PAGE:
Scarlets v Exeter Chiefs: Youngsters enjoy a dress rehearsal
Scarlets 15, Exeter Chiefs 23
FRIENDLIES can be as difficult to read as a Shane Warne flipper on a turning track circa 1998.
Front-line players are often held back, with youngsters taking their places and more often than not trying too hard to impress.
Rust is often evident on a scale that might embarrass even the dodgiest second-hand car dealer.
Throw in the atrocious weather conditions on Saturday, 24 half-time changes and you get the picture of an exercise in Llanelli where only so many conclusions could be drawn.
There was even the added novelty of play stopping to allow coaches to take the field to speak to players.
Exeter were delighted to win, but they turned up in Llanelli with a strong side whereas the Scarlets were significantly below strength, missing seven or eight players who might be considered first choices.
The bottom line is that August isn't the time to be shedding tears over rugby — not unless your name is Ewen McKenzie and you have just seen Australia ship 47 points at home to their greatest rivals.
In your first game in charge.
If New Zealand's display was pretty much complete, the Scarlets and Exeter were looking for signs of encouragement at Parc y Scarlets, indications that they are on the right track for the coming campaign.
There wasn't a lot between them, with the Chiefs taking their chances and shutting out the Scarlets in the second half thanks to their greater strength in depth.
They had a strong defence and had the edge at the breakdown, a point made by their coach Rob Baxter, though Simon Easterby had no issues with the Scarlets' performance in that area.
Easterby was oddly defensive after the game.
Maybe further down the line he will come to realise that not every inquiry from a journalist comes with a trap, that not every question has to be handled as though it's an unexploded bomb.
On the other hand, maybe he won't.
Ultimately, it's up to him how he handles his media relations.
His young side had offered him reasonable grounds for encouragement with their first-half display.
Scrum-half Gareth Davies made a particularly lively contribution, scoring a try that saw him display good strength to bump back a couple of defenders.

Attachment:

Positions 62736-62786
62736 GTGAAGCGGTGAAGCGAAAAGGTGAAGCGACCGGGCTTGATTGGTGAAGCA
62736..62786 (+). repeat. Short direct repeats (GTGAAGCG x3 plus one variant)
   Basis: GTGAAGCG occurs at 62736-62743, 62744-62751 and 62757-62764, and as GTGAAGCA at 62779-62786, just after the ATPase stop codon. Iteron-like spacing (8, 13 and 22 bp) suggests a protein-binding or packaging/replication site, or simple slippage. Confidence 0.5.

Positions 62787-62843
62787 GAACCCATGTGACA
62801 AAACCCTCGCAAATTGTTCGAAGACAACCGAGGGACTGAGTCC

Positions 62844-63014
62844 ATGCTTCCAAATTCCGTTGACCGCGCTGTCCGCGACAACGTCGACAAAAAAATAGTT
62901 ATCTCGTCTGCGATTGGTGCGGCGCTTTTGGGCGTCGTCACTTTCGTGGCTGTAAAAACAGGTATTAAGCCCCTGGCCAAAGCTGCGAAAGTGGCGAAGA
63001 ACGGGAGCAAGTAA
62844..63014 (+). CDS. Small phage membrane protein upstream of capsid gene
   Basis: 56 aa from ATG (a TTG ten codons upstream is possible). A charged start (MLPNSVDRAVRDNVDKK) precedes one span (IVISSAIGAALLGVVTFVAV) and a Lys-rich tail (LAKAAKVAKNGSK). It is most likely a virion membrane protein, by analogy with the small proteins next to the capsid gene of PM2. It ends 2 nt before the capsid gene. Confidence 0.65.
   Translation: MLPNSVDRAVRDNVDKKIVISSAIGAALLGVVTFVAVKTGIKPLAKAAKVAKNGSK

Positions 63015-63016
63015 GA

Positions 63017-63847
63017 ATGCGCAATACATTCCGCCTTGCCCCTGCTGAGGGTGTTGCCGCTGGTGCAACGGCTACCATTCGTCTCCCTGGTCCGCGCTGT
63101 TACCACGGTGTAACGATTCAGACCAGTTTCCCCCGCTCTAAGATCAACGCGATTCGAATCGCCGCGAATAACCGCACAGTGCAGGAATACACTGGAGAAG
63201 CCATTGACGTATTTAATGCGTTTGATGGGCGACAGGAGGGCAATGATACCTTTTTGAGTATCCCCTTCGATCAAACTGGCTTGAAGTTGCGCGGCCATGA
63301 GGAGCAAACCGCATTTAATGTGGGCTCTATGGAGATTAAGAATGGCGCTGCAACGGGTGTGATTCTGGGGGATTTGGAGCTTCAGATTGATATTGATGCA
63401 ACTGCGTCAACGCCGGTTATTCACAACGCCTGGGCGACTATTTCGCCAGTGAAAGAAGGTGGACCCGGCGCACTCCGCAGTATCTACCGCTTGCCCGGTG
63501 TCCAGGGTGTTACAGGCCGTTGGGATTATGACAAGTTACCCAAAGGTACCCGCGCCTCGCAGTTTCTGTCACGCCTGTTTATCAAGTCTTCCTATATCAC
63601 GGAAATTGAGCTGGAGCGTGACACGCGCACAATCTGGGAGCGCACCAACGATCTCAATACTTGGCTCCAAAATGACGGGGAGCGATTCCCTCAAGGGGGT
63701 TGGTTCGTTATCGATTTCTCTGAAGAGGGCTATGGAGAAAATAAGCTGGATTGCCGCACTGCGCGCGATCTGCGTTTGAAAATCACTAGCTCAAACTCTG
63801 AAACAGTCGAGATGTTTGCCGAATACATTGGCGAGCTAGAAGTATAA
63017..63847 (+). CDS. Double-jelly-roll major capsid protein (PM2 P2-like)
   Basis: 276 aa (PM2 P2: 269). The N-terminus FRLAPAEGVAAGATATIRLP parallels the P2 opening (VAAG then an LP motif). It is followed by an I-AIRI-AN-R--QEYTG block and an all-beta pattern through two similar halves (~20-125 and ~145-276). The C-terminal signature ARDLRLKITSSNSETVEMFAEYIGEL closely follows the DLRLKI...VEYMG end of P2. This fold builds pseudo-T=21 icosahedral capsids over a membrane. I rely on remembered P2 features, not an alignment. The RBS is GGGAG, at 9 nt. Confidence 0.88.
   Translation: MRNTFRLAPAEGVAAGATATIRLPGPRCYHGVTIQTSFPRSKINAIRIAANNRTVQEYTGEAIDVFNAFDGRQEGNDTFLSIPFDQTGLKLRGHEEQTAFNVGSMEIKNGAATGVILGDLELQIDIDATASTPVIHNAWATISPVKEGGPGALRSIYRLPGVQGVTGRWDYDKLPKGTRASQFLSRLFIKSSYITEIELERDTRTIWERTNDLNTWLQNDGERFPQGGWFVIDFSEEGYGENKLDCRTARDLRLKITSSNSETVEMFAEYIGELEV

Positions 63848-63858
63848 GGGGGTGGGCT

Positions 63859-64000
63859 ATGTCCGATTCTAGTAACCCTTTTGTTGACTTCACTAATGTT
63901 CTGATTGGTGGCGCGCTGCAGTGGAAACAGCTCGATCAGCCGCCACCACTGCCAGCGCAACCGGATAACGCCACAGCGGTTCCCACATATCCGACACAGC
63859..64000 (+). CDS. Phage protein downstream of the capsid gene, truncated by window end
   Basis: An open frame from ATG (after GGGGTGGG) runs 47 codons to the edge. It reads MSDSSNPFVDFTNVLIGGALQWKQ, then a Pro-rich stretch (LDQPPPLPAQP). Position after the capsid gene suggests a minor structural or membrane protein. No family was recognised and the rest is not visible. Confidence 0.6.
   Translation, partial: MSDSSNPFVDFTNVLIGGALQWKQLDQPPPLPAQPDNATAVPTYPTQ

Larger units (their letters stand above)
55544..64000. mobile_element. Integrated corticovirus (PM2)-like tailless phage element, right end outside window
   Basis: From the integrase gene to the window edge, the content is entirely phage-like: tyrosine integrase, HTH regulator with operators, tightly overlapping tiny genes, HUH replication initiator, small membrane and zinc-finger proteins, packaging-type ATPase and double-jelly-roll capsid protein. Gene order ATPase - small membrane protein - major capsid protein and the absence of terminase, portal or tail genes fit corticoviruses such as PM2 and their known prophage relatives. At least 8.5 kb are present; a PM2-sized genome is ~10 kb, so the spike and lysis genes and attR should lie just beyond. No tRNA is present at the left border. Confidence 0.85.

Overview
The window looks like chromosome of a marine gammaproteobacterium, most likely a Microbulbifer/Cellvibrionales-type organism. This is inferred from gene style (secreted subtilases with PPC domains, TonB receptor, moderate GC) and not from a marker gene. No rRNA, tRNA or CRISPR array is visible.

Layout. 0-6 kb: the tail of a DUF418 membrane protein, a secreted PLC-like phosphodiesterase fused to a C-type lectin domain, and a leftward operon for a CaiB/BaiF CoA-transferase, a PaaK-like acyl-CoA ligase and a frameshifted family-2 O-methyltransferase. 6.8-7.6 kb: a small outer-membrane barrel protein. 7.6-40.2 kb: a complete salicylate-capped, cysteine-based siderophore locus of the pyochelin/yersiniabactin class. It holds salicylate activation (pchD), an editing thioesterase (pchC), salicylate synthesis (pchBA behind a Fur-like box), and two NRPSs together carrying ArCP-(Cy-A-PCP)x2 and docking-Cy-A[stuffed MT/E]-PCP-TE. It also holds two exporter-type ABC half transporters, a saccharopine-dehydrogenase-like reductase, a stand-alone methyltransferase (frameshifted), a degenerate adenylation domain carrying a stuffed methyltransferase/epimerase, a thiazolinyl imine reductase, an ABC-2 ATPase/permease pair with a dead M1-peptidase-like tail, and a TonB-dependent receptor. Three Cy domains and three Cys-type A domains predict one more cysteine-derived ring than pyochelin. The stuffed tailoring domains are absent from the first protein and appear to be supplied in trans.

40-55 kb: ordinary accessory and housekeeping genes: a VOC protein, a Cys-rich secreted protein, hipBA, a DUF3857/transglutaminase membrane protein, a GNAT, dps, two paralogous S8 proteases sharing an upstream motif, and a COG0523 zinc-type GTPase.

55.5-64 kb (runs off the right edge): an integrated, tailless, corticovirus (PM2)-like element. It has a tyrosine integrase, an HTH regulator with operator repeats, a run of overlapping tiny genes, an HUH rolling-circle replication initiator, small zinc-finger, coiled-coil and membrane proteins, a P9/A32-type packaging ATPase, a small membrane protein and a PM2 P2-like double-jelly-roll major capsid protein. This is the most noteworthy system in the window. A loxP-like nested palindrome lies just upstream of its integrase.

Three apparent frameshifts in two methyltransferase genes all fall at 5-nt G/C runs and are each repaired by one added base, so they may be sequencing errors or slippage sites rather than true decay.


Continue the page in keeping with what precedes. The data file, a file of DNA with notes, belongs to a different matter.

The Scarlets have three fine young scrum-halves in Davies, Aled Davies and Rhodri Williams and the competition between them this term is set to be intense.
None of the three has vast experience, but Gareth Davies looked the part against Exeter, a handful around the base of the scrum and a thorn in the side of the visitors' back row.
Jordan Williams also showed up well for the Scarlets.
One of the shining lights of the Junior World Championship, he can play fly-half and full-back but started on the wing on Saturday and gave a convincing account of himself.
Not only did he score a try but he also put in the tackle that created an overlap which should have been turned into a touchdown early on. There was also a fine attempt at a half-break in the second half.
Steve Shingler kicked well out of hand before the break, while Rob Evans put in a strong shift up front and Emyr Phillips caught the eye at hooker.
There was also a notable charge from Craig Price as some spectators were still settling in their seats, but the Scarlets didn't exactly overdo the powerful ball-carrying.
Nonetheless, they were only finished off in the final minutes when lock Will Carrick-Smith crossed for a score to match fellow second row Damian Welch, who had forced his way over against his old club early on.
Easterby said: "It's difficult to assess the game in the conditions.
"At times we made errors and put a bit of pressure on ourselves, but at other times we played some nice stuff.
"I think we had a fair share of the game and the late try they scored probably flattered them a bit.
"A scoreline of 16-15 might have been a fairer reflection of the game.
"The pleasing thing is we gave a lot of players run-outs while we have others, like John Barclay, Rob McCusker, Rhys Priestland, Ken Owens, Jon Davies and Scott Williams, still to come back in."
Exeter coach Rob Baxter said: "The team that controlled territory for little periods ended up being the team that scored points.
"The Scarlets did that well before half-time, but we probably shaded that battle in the second half and came through and won the game."
A word on the Chiefs' fans, who kept up their war cries throughout the game, with a drum as accompaniment.
It wasn't traditional rugby-ground fare, but it helped create an atmosphere.
Their team were up for the game from the start, even forming into a self-assertive huddle before kick-off, to gee each other up.
The Scarlets have work to do, but if they are able to welcome back Priestland and Co promptly, they can push on.
The Chiefs may have gone, but the cavalry can still do much for Easterby's side.